Mental Diet? Most would feel we have enough already with nutrition, exercise, and healthy lifestyle to keep us busy and on the path to wellbeing. However, a vital aspect of nutrition is not just the supplements we feed the mind, but also what we are taking in on a daily basis via the media, music, games, work and relationships. The psychological and emotional input, whether volitional or un-avoidable, is key nutrition to our mental health and bodily wellbeing. If we are feeding ourselves a lot of stressful experiences, negative relationships, or inadequate rest, the majority of us on the planet are inducing emotional and psychological toxins that work against our sense of integrity, mastery, and harmony with our selves, others and our environment. I understand that there are always a small number who thrive on what appear to be negative experiences, but they are not the majority. Some of us compensate with behaviors and attitudes that appear helpful, but actually work against us in the long run. Take self-medicating with drugs or alcohol or smoking. Whatever. It may appear to be coping but it actually delays addressing the source of the stress with a few moments of relief. We learn to avoid our challenges, not overcome them or develop resiliency. Most will have challenges and stressors in their lives from time to time. It’s like unhealthy foods’ or lifestyles’ impact on the body. There is no immediate damage from most of those events, but over time, it accelerates the “mileage” on the body and mind. We engage in healthy diet and lifestyle changes to combat the negative, as well as slow down or reverse other detrimental trends in our health.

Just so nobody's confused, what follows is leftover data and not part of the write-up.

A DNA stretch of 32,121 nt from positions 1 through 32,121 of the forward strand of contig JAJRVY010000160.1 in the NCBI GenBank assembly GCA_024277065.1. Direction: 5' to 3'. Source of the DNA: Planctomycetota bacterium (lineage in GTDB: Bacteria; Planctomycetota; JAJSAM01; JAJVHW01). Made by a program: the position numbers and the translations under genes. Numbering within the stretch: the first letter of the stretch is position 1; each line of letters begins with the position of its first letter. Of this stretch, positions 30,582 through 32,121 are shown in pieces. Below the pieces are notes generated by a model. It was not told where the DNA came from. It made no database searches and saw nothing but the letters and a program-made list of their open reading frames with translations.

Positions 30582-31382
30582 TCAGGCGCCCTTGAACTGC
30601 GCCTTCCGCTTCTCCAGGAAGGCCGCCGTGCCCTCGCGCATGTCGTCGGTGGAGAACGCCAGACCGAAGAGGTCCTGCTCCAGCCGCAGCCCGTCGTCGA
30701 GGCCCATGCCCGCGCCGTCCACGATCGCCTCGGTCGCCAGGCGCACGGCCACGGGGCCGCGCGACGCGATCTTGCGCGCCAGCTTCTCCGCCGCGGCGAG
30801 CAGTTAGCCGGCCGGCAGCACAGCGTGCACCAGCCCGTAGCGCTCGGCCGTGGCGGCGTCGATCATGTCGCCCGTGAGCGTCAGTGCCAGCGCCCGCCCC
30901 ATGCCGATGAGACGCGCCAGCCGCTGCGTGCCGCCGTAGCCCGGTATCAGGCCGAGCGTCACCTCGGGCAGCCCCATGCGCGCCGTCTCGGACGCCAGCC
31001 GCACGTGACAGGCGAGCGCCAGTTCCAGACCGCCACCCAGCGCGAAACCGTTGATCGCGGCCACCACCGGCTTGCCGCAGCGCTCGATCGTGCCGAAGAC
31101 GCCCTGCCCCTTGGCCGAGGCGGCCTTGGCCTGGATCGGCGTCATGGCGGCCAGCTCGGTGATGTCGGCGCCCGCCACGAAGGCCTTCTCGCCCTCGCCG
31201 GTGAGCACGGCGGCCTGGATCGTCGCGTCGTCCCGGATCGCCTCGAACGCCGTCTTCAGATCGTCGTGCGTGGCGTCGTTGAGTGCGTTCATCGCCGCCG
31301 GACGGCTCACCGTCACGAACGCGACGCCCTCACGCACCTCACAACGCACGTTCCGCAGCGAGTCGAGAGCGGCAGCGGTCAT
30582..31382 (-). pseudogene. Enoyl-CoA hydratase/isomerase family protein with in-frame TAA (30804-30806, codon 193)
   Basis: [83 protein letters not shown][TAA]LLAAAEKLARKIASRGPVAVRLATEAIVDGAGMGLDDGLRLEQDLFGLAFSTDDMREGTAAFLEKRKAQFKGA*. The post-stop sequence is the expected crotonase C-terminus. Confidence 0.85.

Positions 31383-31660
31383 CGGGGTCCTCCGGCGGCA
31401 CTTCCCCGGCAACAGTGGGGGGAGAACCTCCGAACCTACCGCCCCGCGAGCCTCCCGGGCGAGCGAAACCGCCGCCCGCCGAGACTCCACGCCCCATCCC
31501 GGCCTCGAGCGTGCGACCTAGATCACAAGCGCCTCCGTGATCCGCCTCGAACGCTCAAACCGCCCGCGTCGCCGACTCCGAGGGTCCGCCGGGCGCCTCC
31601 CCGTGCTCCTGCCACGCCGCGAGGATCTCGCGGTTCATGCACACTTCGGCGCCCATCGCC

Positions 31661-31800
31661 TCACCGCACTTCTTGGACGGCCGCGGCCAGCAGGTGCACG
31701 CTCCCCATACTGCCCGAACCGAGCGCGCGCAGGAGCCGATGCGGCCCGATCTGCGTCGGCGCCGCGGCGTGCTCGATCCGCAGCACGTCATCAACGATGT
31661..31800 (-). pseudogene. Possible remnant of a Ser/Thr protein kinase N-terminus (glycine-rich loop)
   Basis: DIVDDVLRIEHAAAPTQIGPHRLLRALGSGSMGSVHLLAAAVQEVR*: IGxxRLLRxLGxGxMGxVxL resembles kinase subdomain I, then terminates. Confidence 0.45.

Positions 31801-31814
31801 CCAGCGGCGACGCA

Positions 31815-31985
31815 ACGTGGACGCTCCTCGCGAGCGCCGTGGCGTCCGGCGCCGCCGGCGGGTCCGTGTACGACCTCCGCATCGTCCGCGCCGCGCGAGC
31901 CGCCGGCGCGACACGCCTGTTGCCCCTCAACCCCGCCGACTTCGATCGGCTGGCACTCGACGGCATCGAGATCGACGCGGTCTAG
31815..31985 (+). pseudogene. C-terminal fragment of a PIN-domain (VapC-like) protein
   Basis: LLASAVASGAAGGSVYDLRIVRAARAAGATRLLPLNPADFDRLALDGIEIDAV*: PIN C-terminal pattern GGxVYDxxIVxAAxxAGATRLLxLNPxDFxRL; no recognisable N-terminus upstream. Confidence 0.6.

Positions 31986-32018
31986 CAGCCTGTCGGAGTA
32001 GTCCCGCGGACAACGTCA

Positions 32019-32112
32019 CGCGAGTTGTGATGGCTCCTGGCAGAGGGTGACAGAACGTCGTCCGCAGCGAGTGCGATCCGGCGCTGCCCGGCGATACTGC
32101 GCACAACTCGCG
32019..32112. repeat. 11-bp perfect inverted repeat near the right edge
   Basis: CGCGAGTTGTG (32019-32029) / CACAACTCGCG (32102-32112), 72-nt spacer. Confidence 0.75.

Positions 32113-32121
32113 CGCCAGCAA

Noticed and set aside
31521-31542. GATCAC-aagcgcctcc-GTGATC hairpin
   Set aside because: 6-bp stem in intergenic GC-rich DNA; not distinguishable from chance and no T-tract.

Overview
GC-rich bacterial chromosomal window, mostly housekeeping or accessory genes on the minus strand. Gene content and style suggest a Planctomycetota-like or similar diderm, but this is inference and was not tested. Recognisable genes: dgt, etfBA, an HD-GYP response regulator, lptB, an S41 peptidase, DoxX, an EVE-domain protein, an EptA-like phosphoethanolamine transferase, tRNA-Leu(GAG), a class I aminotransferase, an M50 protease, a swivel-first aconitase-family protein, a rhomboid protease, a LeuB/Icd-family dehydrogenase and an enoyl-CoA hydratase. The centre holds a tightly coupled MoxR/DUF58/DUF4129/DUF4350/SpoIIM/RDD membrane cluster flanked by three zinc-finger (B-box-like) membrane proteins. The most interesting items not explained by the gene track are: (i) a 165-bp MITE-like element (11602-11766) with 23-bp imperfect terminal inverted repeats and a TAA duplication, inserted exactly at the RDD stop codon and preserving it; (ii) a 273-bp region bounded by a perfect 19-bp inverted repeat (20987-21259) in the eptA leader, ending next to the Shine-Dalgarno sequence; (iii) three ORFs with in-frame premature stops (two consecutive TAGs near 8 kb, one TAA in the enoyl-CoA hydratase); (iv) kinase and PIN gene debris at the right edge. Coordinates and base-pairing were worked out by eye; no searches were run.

We can engage our minds in similar exercises and inputs to restore and enhance our health and wellbeing. Like with diet and exercise, we are prone to be inconsistent with our Mind Nutrition. So, here are some suggestions:
Be more consistent with regular exercise, eating healthily and getting rest. Build on this with reading a positive life-enhancing book—just 10 pages a day. As stated in the best seller, “The Slight Edge”, by Jeff Olson, consistent small steps have a compounding effect over time. Devote time for quiet reflection and meditation before starting the busy part of your day. Use this 10-15 minutes to relax, envision your day, even the rush hour, embodied with peace, harmony and success for all involved. Remember, you are connecting to a higher order of self and community of man each time you do so. Remember to treat all you encounter, depending on their age, as if they were your mother, father, son, daughter, sister, or brother. Look for what’s right with them, not what’s wrong. Reduce negative emotional inputs such as violence in media and games. Add more positive emotional inputs with music, media or readings. We’ll talk about strategies to keep entanglements from happening when confronted with unavoidable negative experiences. Remember, you become what you think about most of the time….